.....or so goes the famous line in my head. I blame Tony Kushner who appropriates Tennessee Williams' most famous play twice in his own most famous play. And that's the trouble with famous plays, we all think we know how it goes. We all have our own version of them in our minds. Whether it's the film version or Marge Simpson appearing as Blanche. However actually this production made me think about how well I really knew the play, which is always a good thing.

As a side note, for me it was particularly interesting, having spent far too many years looking at Kushner, to return to Williams. Kushner talks often of his love and influence by Williams and I would even say that I see Kushner as one of Williams' worthy successors in American drama. Seeing Williams performed after spending so long with Kushner then I could see the influences on his drama. Oddly in know…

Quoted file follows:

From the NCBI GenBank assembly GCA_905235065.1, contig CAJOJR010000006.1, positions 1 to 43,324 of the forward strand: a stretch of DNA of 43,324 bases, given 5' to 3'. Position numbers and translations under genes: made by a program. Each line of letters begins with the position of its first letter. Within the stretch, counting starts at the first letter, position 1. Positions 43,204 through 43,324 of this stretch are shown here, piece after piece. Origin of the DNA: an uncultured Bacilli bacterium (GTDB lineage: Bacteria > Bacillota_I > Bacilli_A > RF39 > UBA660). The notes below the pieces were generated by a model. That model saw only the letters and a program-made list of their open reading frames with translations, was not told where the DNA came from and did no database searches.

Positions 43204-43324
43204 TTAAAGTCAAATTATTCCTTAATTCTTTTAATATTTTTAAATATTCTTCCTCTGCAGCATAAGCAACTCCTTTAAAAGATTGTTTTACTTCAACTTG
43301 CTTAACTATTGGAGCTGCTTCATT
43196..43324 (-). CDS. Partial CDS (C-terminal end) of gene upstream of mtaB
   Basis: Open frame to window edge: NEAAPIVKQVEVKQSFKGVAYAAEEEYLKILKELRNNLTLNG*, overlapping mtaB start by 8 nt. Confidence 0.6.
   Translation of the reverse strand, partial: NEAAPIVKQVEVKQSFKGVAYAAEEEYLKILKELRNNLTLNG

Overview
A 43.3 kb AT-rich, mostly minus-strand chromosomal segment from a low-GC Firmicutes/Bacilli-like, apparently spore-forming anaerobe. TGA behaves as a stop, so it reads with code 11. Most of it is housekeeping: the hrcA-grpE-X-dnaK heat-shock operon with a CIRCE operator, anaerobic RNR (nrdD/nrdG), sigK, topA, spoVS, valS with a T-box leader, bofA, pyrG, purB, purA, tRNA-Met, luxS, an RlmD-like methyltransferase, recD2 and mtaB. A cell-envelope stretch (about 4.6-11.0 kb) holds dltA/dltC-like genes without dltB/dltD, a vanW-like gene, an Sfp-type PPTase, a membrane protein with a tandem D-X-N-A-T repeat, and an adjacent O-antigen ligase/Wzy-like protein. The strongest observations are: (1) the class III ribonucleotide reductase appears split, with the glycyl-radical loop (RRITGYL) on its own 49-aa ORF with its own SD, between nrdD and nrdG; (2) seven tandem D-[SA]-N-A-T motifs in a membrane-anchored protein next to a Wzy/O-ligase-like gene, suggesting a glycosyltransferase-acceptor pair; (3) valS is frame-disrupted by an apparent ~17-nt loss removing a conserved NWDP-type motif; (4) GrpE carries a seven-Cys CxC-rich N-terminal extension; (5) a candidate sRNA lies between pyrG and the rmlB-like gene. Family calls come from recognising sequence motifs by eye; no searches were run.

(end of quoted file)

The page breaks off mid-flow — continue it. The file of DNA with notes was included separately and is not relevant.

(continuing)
Richard III

So following a more official review for 'Cardiff Shakespeare' this is my more personal review, with a bit for fan-girl thoughts thrown in.

I wasn't going to bother with Richard III. Mainly due to logistics/time getting to London and cose of tickets. However, I got lucky with the £15 Mondays deal and knew I'd regret not seeing it. In the end it was a desire to see what Jamie Lloyd (who I'm a big fan of) had done with the production and to see Jo Stone-Fewings as Buckingham, an actor who I've also long been a fan of and is a little more obscure than Mr Freeman.

Much has been made of this production in relation to the blood and the Freeman fans who were aparently just there to see Martin Freeman do Dick. (sorry it's a cheap joke but you have to admit a good one) I didn't have a problem with the latter (but I'll come to that later) and the blood well, there was a fair bit of it to be sure.